Ever since IBM acquired Xtify, I have been flooded with requests to “have” coffee. Whether deserved or not, an exit to a sought-after acquirer makes you a pseudo-oracle. I am usually flattered, often assent, but too frequently disappointed. Some people just don’t know how to prepare for coffee.
In an age of ubiquitous Starbucks and ever-more affordable Nespresso and Keurig machines, getting the making of coffee right is not the challenge. I am good with any dark roast. I am less good with light preparation. Here is what I expect from coffee:
There is nothing embarrassing about coffee. At some point in most of our careers we’ve all sought to “do” coffee. (Some have even counseled doing up to 250 coffees a year.) There is undoubtedly a direct correlation between the transparency of the coffee request and the productivity of the coffee time. If you are looking for a job, a career change, a specific introduction, or insights into a particular issue, communicate it ahead of time. A prepared coffee interlocutor will make that first coffee much more valuable and substantive.
I have left a rich trail of professional breadcrumbs. My tweets, posts, social likes, webinars, articles, and connections can paint a very rich picture of whom you are about to share coffee. It will certainly provide fodder for discussion and perhaps insight into my sensibilities. There is no excuse not to invest time into this type of pre-coffee prep. (And new tools like Accompany and Trove make this exercise even easier.) Checking for Twitter, Linkedin, and Google News updates until right before our coffee will make you smarter, more prepared, and much more impressive. You should also expect that I might do the same for you, so don’t be surprised if I know more about you than expected.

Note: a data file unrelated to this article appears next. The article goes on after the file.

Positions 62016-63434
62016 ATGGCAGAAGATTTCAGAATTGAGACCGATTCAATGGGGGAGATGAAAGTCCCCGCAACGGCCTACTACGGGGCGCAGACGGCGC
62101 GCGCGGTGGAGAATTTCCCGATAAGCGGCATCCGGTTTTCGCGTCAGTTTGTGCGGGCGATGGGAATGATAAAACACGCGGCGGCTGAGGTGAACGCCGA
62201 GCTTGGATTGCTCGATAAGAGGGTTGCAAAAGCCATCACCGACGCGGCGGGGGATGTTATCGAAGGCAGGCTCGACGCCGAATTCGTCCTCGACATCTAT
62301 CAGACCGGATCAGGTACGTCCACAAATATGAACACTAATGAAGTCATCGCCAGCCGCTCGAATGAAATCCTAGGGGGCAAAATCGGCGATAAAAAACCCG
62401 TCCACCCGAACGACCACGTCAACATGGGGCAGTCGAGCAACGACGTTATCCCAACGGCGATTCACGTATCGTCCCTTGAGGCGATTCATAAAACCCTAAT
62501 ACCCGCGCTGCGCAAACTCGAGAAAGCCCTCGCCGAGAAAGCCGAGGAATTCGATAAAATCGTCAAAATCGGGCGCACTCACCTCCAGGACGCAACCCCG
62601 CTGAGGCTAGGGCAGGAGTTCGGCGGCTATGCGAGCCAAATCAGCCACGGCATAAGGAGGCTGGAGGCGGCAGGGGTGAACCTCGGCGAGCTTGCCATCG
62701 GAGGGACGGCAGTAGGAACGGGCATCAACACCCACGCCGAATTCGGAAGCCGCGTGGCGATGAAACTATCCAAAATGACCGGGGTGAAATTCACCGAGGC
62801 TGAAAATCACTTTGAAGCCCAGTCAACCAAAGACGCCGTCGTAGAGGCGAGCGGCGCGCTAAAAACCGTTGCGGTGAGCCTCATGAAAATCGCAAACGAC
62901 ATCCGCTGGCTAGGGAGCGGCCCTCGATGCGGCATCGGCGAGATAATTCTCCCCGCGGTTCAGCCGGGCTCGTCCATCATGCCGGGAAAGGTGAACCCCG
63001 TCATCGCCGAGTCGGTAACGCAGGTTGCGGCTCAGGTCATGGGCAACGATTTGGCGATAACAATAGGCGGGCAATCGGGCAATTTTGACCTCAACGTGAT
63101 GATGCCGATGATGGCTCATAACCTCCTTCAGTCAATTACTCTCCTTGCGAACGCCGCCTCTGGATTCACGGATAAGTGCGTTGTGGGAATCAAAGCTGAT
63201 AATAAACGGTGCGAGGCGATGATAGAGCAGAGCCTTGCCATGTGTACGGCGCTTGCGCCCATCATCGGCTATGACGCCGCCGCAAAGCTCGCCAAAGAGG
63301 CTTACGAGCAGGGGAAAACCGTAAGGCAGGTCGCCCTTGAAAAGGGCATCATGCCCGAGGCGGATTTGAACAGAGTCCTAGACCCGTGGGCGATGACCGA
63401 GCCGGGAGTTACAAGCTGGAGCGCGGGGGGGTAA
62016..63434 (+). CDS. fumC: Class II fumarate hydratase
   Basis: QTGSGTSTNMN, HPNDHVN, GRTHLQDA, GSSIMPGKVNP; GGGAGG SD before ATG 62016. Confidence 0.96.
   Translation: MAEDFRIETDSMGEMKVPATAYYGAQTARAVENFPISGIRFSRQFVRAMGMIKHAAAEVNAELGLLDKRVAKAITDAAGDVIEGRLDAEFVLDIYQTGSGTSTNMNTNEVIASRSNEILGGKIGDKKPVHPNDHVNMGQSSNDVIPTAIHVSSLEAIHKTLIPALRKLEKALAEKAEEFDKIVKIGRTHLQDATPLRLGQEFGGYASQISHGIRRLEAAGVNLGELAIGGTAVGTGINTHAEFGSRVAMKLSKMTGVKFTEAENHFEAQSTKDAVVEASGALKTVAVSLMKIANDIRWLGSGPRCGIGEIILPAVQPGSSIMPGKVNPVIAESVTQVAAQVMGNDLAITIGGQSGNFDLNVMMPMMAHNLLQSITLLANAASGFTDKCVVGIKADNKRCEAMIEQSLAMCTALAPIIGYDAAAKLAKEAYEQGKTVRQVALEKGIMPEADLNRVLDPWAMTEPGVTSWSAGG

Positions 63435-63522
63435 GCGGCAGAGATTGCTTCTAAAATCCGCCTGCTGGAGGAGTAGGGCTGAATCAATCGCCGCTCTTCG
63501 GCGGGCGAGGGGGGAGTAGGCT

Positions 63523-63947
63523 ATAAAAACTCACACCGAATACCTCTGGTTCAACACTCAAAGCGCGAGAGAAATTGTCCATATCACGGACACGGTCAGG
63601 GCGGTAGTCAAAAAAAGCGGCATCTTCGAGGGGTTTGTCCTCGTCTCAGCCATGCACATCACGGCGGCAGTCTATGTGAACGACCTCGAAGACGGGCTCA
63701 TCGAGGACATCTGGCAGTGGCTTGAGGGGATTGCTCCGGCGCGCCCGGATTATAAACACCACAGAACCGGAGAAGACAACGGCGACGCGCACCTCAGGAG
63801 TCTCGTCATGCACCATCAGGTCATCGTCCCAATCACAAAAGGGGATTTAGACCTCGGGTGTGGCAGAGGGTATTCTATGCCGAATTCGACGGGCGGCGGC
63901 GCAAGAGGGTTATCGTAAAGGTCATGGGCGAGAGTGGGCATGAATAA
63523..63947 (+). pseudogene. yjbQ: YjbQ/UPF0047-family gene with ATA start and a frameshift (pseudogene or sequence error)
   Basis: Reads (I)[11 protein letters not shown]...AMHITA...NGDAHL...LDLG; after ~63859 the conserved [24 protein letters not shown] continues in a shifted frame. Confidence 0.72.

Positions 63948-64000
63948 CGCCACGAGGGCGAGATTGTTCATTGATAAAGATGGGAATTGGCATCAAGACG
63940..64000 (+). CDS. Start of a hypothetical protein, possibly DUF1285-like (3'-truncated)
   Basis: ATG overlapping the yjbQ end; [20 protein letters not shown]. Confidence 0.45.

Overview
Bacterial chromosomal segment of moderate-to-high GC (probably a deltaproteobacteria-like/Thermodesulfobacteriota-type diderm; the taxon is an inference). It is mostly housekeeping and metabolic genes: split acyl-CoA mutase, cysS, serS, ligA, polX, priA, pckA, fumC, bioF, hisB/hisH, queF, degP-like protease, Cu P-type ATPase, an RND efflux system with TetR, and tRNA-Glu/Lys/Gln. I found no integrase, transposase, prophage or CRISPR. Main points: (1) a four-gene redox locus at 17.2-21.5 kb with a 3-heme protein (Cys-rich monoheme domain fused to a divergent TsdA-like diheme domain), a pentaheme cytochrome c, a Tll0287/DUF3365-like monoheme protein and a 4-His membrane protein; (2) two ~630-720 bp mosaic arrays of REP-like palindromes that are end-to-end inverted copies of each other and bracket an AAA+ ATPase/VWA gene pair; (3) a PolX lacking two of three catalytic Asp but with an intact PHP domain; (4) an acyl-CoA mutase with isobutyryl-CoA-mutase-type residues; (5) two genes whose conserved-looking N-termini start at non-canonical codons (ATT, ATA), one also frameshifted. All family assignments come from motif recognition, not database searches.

In addition to favoring a drop of cinnamon in my coffee, I have one coffee peeve that I insist on: unless you have a photographic memory (or its aural equivalent – Eidetic Memory), please (please!) come with a pen and paper. If you felt time with me was important, surely taking some notes – my ideas, suggested introductions, related businesses – are worth recording. Even if you conclude that I do not have much to add, humor me and create some random doodles.
This is not always necessary, but I have found it a good way to be sure you accomplish what you are looking to cover before running out of time. It can also give your coffee partner some insight into your own style.
Here is an agenda I recently used for a coffee I requested with a leading VC:
Steve: Not sure if I will have more than the 30 minutes allotted – so below is a bit of a selfish agenda.
-11:00 – Thank you for coffee
-11:04 – Admire your new books
-11:10 – Catch you up on what I know re: IBM
-11:15 – You thoughts on point solution vs. full stack start-up
-11:28 – Who should I meet next
-11:30 – Any way I can help?
Not that I won’t be flexible, but figured your time is valuable. 🙂
To fulfill the promise of coffee being “good to the last drop”, a post-coffee strategy is essential. Regardless of the substance of the coffee takeaways, a follow-up note of thanks is in order. If a company or technology was mentioned, try to find some new materials or recent news and mention it in your note. If specific introductions were promised, follow up with a separate note for each one (see Chris Fralic’s excellent guide to the art of the introduction request). Also, always consider including a mention of how you might be of help to your coffee partner.
Finally, if you don’t like coffee, add plenty of cream and sugar and fake it.
Originally Published by Josh via LinkedIn Pulse